A propeller fan with a small number of blades (like 2 or 3) will impart regular pulsations to the air flow through it with each revolution of the propeller. Those pulsations will affect the accuracy of the measurements taken in the tunnel.
More blades raises the frequency of the pulsations, making them easier to filter out of the airflow upstream of the test section in the tunnel, but this will also introduce more "swirl" into the airflow, as the air tends to get dragged around in a spiral pattern with the rotating fan disc. This can seriously affect the airflow uniformity in the test section of the tunnel.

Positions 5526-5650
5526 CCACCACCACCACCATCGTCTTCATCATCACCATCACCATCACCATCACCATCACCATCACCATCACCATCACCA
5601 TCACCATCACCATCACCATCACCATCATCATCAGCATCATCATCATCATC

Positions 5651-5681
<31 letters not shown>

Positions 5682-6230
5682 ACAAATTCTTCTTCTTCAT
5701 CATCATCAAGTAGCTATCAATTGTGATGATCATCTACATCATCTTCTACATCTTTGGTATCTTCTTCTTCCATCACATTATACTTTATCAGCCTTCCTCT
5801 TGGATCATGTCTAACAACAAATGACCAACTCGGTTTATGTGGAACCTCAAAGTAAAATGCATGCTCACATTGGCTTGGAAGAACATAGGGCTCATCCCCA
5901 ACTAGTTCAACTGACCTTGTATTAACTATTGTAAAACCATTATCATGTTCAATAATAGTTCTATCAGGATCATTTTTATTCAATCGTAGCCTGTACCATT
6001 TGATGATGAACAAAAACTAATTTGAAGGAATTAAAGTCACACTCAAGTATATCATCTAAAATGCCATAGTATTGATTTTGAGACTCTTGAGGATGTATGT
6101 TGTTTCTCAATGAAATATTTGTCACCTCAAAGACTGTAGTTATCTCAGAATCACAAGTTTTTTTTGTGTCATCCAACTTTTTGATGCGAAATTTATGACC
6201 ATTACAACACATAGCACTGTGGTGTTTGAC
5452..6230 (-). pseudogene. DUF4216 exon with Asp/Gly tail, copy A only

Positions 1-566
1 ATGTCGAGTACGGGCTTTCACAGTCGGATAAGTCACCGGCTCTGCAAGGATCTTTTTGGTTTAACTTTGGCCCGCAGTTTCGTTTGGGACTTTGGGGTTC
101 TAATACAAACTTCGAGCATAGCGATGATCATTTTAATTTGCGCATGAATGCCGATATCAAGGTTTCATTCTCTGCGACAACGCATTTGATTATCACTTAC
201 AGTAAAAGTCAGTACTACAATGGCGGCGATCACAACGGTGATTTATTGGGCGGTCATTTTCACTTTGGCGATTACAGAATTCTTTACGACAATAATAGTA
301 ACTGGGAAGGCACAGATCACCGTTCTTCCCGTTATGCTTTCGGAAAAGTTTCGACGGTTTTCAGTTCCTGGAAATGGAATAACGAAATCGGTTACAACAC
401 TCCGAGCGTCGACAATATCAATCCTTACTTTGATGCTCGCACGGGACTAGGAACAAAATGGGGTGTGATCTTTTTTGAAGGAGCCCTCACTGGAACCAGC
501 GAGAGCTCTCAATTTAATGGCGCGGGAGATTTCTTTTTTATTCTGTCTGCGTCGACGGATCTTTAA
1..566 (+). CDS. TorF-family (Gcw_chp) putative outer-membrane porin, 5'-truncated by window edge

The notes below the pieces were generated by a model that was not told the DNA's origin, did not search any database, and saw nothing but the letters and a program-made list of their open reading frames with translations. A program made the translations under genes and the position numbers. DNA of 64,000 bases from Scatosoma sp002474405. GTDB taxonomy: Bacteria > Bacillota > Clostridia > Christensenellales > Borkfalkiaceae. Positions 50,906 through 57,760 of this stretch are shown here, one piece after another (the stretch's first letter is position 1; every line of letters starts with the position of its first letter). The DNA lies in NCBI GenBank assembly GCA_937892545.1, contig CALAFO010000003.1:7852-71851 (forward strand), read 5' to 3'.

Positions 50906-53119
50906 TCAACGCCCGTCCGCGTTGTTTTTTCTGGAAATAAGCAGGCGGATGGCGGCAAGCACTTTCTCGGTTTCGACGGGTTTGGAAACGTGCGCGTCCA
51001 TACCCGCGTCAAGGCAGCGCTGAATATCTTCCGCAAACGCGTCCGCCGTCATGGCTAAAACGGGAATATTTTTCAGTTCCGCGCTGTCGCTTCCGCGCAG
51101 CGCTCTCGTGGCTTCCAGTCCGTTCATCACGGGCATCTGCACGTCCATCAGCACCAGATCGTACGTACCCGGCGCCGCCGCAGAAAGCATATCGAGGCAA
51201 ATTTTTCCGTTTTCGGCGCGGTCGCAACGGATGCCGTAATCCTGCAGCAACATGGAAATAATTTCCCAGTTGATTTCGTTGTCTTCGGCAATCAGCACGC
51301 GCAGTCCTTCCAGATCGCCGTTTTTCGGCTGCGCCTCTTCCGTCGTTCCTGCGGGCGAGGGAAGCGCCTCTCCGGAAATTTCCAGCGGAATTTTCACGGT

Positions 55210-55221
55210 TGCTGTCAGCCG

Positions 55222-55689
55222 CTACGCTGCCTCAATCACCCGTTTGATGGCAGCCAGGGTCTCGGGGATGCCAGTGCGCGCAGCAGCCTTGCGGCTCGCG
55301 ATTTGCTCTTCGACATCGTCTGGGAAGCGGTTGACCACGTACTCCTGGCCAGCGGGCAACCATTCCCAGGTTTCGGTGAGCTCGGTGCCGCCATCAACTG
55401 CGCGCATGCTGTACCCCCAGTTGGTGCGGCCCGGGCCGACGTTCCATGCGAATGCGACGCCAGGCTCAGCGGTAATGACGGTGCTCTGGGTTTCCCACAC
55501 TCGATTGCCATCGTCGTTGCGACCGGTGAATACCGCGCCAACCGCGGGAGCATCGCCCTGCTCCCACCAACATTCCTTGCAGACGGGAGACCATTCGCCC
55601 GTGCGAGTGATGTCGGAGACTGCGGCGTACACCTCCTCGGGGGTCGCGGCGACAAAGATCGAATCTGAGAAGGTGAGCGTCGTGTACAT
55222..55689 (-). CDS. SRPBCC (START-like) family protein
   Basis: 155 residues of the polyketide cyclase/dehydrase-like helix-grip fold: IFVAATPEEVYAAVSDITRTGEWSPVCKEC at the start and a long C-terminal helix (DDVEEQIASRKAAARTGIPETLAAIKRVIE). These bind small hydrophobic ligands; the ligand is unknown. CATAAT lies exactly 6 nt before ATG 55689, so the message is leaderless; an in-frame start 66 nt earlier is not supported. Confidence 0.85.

The usual filtration system is a series of closely-spaced wire mesh window screens just downstream of the fan, followed by a section of the tunnel which diverges into a very large cross-section, then converges again just before the test section.
Another way to minimize the effect of the fan on airflow dynamics through the test section is to place the fan on the exhaust end of the tunnel, leaving the window screens in the intake end of the tunnel.